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Heuer

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Everything posted by Heuer

  1. Spatchcock chicken using the heat deflectors which IMHO produces better results than over direct coals.
  2. Yes, it would be way too smokey for us doing it like that. When I am cooking meat over direct heat with the Joetisserie I leave the KJ dome up for the entire cook or put the heat deflectors in and close the dome when the weather is cold or wet. Traditionally a rotisserie is done over an open fire and doing it like that is far more fun to watch plus you get just the right amount of smoke taste. When I do a Paella (dome open) I throw two or three chunks of Orange wood on the coals and let them burn rather than smoulder. This gives just the right amount of citrus scent to the dish and it is the way Paella is prepared in Valencia, over a fire made from the plentiful Orange wood.
  3. Certainly on the Big Joe which has two sets of forks. On the Classic you need the forks to secure the bird at both ends as it no longer has a spine or cavity so not sure it would work. One option would be to use cocktail sticks to link the birds at the breasts with the forks at the leg ends doing the heavy lifting/rotation. Certainly there is room for two birds pushed together on the skewer.
  4. After watching John's video on roasting a chicken with the KJ slo-roller at high temperature it got me thinking. According to Meathead Goldman over at Amazing Ribs a roast BBQ chicken using the 400F indirect method is good, a rotisserie chicken is better and a spatchcock better still. So I spatchcocked a 4lb corn fed chicken, used a dry rub, put it on the Jotisserie skewer, installed the deflector plates and ran the cook with Kamado big block at 400F and the Fireboss 300 in the pilot seat. It was done in exactly one hour. The result was superb and probably the best chicken we have cooked. A hint of smoke but not overpowering (my wife does not like smokey meat) coming from the juices/rub as they hit the deflector plate. All the meat was cooked evenly and full of juice. There is 6" clearance between the skewer and the deflector so the total width of the spatchcock needs to be less than 12", certainly more than enough for a 4lb bird. Nevertheless I did take car to ensure the legs and wings were held by the forks.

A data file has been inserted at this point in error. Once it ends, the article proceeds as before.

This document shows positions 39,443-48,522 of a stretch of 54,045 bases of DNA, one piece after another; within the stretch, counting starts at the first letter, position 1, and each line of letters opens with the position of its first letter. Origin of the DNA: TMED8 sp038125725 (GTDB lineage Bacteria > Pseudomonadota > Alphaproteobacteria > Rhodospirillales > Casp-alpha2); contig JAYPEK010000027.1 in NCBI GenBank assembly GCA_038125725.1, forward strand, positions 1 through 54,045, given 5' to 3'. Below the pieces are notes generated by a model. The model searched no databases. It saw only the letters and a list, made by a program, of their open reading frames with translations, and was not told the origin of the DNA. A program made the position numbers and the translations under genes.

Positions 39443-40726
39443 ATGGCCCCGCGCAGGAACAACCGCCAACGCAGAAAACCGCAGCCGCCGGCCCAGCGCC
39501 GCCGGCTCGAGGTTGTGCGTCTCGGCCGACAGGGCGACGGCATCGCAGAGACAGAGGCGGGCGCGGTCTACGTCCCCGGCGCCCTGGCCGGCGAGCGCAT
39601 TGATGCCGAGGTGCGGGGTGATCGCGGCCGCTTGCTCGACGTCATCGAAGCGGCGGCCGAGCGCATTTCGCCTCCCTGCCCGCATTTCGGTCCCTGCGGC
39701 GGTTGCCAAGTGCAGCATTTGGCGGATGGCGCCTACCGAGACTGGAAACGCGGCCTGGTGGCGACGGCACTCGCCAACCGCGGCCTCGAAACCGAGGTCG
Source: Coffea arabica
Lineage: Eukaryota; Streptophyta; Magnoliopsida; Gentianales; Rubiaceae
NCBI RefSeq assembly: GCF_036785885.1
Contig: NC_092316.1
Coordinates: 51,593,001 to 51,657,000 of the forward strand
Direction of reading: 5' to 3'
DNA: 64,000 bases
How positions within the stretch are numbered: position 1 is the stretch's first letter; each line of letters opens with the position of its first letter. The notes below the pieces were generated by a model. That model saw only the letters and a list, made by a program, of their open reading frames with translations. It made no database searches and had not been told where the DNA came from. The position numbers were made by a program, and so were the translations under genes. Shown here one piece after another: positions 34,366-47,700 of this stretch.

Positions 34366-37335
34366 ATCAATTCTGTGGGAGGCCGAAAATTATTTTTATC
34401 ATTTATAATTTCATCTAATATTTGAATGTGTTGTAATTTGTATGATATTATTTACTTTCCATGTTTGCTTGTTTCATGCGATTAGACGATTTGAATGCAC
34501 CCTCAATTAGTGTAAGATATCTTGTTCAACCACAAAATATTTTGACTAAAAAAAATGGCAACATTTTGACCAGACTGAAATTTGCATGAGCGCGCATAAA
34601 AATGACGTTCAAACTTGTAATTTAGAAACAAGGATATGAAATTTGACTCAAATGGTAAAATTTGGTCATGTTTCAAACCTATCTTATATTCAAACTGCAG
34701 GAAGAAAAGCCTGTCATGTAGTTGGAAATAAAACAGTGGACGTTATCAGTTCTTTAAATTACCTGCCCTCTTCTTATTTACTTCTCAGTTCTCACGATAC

5. Although I have had many successful cooks using the Joetisserie on my KJ we have always found the food could easily be spoilt by fat dropping on the coals and tainting everything with smoke - and not the good kind. I have tried stacking the coals on one side and putting a drip pan under the meat but the results can be patchy. So last night I decided to use a heat deflector on the D&C: The result was a superb sirloin joint with the hint of the KBB charcoal and no burnt fat aroma or taste. I set the motor going so it spun the meat clockwise (from the viewpoint of the above photo) which encouraged any juices to roll off onto the deflector rather than the coals. Surprised to see this method is not standard practice especially with chicken which usually tastes horrible when completely exposed to the hot coals for an hour or more.